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The Amateur’s Ascent

November 14, 2020  | 

How’s this for an adventure: Buy a small airplane and learn to fly it. Point it east, toward the highest mountain range on Earth. Travel halfway around the world, solo, from England to Nepal, stopping to refuel in the great cities of Rome, Cairo, Baghdad and Delhi. Use subterfuge and luck to evade the police officers bent on stopping you. Descend, awestruck, as you approach the high Himalayas. Land on the flanks of Mount Everest itself—and then, with no experience of alpinism and no business among the towering seracs and screaming winds of that incomparable massif, attempt to become the first person in history to climb to the top.

This tale of a “driven and defiant” amateur is true and presented with brio by Ed Caesar in “The Moth and the Mountain.” The book recounts the life of Maurice Wilson, a Don Quixote figure who in 1933 tried to vanquish the psychic wounds of World War I with a dazzling conquest. He wore elaborate costumes. He wrote florid love letters. The “Moth” of the book’s title is his four-cylinder biplane. Wilson always entered its cockpit from the left, “as he’d been taught, as if he were getting on a horse.”

The author, a contributing writer for the New Yorker, is a talented storyteller with a flair for detail. His subject’s absurdity is not lost on him. Yet Mr. Caesar also displays a handsome refusal to laugh at anyone’s dreams. Wilson did not, of course, summit Everest first; Edmund Hillary and Tenzing Norgay claimed that honor 20 years later. But Wilson’s story is an entry less in the annals of mountaineering than in the Book of Life. That such an extraordinary person even existed is cause for celebration.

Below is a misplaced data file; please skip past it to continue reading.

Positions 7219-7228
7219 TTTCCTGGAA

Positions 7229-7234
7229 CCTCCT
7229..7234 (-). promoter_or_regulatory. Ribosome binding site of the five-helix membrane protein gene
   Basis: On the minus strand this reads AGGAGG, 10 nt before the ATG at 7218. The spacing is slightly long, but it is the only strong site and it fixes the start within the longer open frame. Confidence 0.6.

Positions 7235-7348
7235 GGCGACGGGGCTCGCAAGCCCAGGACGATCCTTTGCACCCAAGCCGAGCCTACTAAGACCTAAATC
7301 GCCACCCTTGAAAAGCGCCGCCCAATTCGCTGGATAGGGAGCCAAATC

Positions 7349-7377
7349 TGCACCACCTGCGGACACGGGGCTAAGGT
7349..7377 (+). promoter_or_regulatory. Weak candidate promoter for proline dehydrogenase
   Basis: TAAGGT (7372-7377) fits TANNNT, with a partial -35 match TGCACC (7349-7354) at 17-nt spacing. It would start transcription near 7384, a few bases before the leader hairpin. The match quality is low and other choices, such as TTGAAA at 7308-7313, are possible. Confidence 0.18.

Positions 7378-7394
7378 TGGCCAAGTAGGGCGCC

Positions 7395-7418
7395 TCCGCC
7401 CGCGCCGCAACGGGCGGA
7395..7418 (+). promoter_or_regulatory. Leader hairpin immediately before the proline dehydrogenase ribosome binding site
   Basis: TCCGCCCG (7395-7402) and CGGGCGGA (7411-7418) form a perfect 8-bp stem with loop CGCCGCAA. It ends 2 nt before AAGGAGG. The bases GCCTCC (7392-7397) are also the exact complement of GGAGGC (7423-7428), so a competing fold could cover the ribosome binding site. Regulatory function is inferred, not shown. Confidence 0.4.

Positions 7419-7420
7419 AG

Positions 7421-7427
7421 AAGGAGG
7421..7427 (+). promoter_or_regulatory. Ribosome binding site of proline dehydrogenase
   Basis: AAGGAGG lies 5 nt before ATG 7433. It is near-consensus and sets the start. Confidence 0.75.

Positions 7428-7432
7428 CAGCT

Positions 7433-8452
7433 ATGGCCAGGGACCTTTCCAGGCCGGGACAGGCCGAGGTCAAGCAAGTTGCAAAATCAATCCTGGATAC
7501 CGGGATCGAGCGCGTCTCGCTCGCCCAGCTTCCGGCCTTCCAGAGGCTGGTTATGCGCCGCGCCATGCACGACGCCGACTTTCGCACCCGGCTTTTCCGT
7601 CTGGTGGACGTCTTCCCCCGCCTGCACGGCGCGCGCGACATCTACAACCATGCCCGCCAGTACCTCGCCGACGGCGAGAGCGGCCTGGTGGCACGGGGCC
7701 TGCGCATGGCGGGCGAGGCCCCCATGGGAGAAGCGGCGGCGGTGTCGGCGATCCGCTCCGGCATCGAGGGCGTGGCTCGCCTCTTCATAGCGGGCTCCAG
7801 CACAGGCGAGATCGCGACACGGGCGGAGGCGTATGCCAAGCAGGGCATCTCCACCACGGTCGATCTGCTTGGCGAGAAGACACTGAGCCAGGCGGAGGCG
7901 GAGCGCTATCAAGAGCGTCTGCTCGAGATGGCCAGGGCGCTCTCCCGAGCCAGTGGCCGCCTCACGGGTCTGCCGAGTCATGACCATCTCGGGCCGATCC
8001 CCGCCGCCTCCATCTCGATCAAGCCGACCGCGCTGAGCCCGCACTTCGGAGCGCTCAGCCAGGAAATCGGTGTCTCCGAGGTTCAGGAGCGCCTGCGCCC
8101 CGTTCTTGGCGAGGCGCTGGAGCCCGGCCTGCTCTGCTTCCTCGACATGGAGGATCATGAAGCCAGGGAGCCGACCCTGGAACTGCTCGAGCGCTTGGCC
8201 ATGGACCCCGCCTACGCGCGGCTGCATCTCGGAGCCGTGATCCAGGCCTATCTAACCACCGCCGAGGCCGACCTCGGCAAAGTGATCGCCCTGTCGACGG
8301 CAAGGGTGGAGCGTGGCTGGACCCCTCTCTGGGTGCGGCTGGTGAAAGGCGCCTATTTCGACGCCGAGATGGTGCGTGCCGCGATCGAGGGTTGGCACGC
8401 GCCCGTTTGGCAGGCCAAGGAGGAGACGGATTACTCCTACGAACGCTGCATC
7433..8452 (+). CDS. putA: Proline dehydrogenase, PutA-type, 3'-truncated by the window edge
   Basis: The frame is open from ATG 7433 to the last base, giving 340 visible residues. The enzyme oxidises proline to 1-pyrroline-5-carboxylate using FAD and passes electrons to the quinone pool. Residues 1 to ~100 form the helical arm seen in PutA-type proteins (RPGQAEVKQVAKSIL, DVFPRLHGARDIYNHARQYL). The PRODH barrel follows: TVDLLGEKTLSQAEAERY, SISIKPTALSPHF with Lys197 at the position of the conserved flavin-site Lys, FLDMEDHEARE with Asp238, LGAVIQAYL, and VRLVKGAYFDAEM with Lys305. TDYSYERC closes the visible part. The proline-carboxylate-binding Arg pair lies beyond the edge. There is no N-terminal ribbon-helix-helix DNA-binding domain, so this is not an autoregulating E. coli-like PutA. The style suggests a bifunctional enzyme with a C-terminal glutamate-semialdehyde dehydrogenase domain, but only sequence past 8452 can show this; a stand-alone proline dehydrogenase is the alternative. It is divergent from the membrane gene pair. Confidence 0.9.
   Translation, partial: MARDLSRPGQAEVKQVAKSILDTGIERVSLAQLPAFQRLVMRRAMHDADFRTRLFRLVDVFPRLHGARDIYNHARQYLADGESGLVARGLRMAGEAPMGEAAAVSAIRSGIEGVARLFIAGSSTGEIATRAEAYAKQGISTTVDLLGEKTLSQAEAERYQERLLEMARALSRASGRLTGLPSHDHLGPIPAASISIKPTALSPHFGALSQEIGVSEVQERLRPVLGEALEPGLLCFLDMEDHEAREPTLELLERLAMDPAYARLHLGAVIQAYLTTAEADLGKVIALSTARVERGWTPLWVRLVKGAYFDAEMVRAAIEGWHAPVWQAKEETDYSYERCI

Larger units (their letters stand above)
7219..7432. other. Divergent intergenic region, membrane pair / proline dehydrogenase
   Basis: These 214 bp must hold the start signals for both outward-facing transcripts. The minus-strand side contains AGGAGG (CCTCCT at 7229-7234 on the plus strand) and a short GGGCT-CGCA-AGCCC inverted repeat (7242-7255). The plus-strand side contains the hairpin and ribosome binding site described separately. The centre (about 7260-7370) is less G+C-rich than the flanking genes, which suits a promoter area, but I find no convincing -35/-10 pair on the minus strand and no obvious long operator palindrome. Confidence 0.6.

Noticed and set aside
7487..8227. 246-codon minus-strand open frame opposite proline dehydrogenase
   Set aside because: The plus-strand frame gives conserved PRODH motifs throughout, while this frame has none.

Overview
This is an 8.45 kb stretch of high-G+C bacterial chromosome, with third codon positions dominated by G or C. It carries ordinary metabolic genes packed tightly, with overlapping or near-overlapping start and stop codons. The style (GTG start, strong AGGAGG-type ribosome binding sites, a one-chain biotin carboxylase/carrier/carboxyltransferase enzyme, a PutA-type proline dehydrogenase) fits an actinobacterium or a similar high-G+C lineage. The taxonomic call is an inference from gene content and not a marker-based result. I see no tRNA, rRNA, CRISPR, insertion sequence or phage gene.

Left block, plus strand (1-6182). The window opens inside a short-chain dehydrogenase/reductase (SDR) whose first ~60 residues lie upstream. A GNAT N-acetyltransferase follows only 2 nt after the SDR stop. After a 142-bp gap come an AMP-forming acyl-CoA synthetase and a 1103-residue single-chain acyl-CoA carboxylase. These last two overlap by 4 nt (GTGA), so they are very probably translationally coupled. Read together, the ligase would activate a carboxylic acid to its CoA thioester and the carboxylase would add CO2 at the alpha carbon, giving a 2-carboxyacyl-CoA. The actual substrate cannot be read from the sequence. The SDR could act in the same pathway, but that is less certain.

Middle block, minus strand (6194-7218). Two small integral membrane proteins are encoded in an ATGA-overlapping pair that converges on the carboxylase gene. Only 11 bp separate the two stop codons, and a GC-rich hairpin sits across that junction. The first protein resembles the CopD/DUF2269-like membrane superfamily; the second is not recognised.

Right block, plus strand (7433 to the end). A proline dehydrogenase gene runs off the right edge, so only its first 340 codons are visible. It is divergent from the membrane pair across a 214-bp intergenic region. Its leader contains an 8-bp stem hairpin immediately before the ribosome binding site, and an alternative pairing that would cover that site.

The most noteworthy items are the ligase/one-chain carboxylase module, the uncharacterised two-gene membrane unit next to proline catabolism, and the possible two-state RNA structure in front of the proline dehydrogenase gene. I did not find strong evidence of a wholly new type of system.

He was a seeker and a paramour, an optimist and a dandy. As with so many other young Englishmen of his generation, Wilson bore scars from World War I, physical and otherwise: He was decorated for valor under fire in an attack on his infantry unit in Belgium. Partially disabled and shell-shocked, he aimlessly traveled the globe after the war. A vague spiritual pilgrimage in 1932 landed him in Germany’s Black Forest, where he conceived the idea to reinvigorate his life by climbing Mount Everest.

It was a fashionable goal. Two major expeditions had sought, and failed, to conquer Everest in the 1920s. Their leaders were wild caricatures of masculinity. Charles Bruce, who led a 1922 attempt, reportedly exercised by running “up and down the flanks of the Khyber Pass, carrying his orderly on his back. As a middle-aged colonel he would wrestle six of his men at once. It was said by some that he had slept with the wife of every enlisted man in the force.” The lead climber in 1924 was George Mallory, who famously replied when asked why he wanted to climb Everest, “Because it’s there.” He died in the 1924 attempt after presumably ascending higher on Everest than anyone before.

These explorers found meaning in a combination of imperialistic conquest and spiritual journey. The yearning “to map every inch of the planet, to plant flags in remote and desolate places, had seemed like a high and patriotic calling,” Mr. Caesar writes. “But the early-twentieth-century desire for adventure also created—and was reflective of—a new way to understand the self.” Explorers like Bruce and Mallory went to the mountains seeking not just glory, but also “wisdom and enlightenment.”